Read Full Story In the largest and most comprehensive study of heat-related illness to date, Harvard School of Public Health (HSPH) researchers have identified a handful of potentially serious disorders—including fluid and electrolyte disorders, renal failure, urinary tract infections, sepsis, and heat stroke—that put older Americans at significantly increased risk of winding up in the hospital during periods of extreme heat.The study also showed that risks were larger when the heat wave periods were longer and more extreme and were largest on the heat wave day, but remained elevated for up to five subsequent days.“An innovative aspect of this work is that, rather than preselect a few individual diseases to examine, we considered all possible causes of hospital admission during heat waves in order to characterize the effects of heat on multiple organ systems,” said Francesca Dominici, professor of biostatistics at HSPH and senior author of the study.The study appears online December 23, 2014 in the Journal of the American Medical Association (JAMA).Although it’s well-known that heat waves pose a health risk to older people, previous studies had investigated only a small number of potential heat-related health outcomes, such as cardiovascular and respiratory diseases.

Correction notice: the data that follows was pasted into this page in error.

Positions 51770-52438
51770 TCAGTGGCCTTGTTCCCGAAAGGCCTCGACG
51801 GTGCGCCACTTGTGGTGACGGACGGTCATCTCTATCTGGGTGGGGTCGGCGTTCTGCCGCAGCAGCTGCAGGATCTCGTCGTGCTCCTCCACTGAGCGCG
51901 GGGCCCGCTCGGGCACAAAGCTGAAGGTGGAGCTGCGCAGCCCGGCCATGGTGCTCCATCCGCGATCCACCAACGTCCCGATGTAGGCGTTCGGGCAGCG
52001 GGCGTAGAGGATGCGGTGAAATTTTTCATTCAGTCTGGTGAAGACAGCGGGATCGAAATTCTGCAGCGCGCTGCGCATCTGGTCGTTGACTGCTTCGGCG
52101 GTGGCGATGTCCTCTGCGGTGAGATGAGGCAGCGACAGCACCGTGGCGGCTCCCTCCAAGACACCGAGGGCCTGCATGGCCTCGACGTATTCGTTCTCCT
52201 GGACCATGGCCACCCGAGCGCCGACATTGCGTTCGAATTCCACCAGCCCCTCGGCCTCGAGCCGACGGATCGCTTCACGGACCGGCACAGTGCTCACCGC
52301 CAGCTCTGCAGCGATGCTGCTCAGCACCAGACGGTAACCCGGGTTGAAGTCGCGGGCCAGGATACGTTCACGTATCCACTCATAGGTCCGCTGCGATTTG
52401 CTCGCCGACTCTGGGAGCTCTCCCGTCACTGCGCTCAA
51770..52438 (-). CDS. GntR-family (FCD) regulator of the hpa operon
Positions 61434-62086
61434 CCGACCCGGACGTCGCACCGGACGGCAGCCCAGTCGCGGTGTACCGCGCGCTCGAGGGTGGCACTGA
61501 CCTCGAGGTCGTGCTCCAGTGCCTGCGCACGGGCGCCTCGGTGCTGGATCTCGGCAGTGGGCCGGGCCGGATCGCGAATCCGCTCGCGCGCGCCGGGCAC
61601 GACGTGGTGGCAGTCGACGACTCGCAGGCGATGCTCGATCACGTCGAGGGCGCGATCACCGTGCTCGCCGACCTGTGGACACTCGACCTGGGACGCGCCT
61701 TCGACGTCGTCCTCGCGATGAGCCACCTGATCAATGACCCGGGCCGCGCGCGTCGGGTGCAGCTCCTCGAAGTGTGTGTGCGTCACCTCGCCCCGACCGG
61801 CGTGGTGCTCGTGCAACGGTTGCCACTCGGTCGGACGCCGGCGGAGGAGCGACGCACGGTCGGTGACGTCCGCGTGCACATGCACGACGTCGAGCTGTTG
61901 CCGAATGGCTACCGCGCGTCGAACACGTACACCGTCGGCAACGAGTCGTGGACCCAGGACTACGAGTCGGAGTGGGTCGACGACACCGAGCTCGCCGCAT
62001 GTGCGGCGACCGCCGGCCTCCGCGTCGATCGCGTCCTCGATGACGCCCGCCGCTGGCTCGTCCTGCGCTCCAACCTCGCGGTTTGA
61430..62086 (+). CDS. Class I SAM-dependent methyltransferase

The ankle injury which forced McIlroy to sit out three tournaments this summer, including the defence of his Open title at St Andrews, means he will not play the 13 events required to remain in the Race to Dubai, even though he currently leads the rankings. However, European Tour chief executive Keith Pelley cited “exceptional circumstances” in granting McIlroy permission to play 12 events as he tries to win the Harry Vardon Trophy for the third time in four years. Rory McIlroy admits he has to take a “selfish view” of his special exemption to remain in the Race to Dubai, despite the repercussions for other players. That will be music to the ears of Pelley, as will McIlroy’s belief that he will always remain a member of his home circuit. McIlroy admits he has considered copying Paul Casey in concentrating solely on the PGA Tour, a move which will make Casey ineligible for the Ryder Cup unless he rejoins the European Tour. But the world number three added: “I’ve contemplated it in the future but will I ever do it? Probably not. I feel like I owe a lot to the European Tour, they gave me a lot of playing opportunities at the start of my career and I’m pretty grateful for that. “I had a great chat with Keith Pelley this week about some of the plans the European Tour has going forward and I’m excited to be a part of that. “I think he has a really good vision of where he wants the tour to go, so I am excited to be part of the European Tour and be under a little bit of new leadership and guidance and see where he can take it. I’m going to be supportive of that. “I’m always going to be a European Tour member, I’d say. I’m sure there is going to be some give and take in the future because at least half the Ryder Cup team are based in the States with families. “To reduce travel we’re going to have to figure something out. Whether it’s reduce the minimum tournaments from 13 to 11, or whatever it is. “Paul’s life is in America. He’s got a young family. If you’re someone that values what you should, you’re always going to choose family over playing any golf tournament, no matter if it’s the Ryder Cup. “Okay, the European team would be slightly weaker with the way Paul’s playing, but if that’s the decision he wants to make I don’t think anyone would begrudge him that.” ::: McIlroy was speaking at the launch of Santander Spendlytics, which is an innovative iOS app which tells customers how much they spend on their debit and credit cards – download from here https://appsto.re/gb/n4_z6.I McIlroy is therefore eligible for a share of the 5million US dollars bonus pool, but also affects the top 30 on the money list on November 15 who qualify for next year’s Open, the top 60 who make the season-ending DP World Tour Championship and the 110 players who keep their card for next season. The four-time major winner told Press Association Sport: “I feel like I have a chance to win the Race to Dubai and it would look pretty silly in Dubai if I was leading and couldn’t play. I think it was more of a common-sense move than anything else. “We had to be careful, especially because I’m included in the Race to Dubai now, so number 61 doesn’t get in, number 111 doesn’t get his card… so it was a tough decision for them (European Tour) to make. “For me it’s more about the 111th guy, who loses his card. That’s the big thing. What do I do? Send him a bit of a Christmas present? It’s a hard one. I can’t really think of that. “If I was to look at it really selfishly the 111th guy could have made one more putt or cut to get his card. I just have to think about myself and take a bit of a selfish view of it, I’m afraid. “But at the end of the day it’s not about the bonus pool, I want to win the Race to Dubai. If I can win the Race to Dubai playing 12 events… at least give me the opportunity. I would have played more if I could. “There were three more events but I couldn’t play and with the schedule I have coming up, having to go to California to play in the Frys.com, it’s what I could commit to, especially as I don’t really want to play more than two weeks in a row. “I was only going to play HSBC and Dubai but I added Turkey because I at least wanted to fulfil three of the four (Final Series) and they were happy enough with that. I’m glad we came to that decision and I’m at least able to have a goal for the rest of the year.” Press Association read more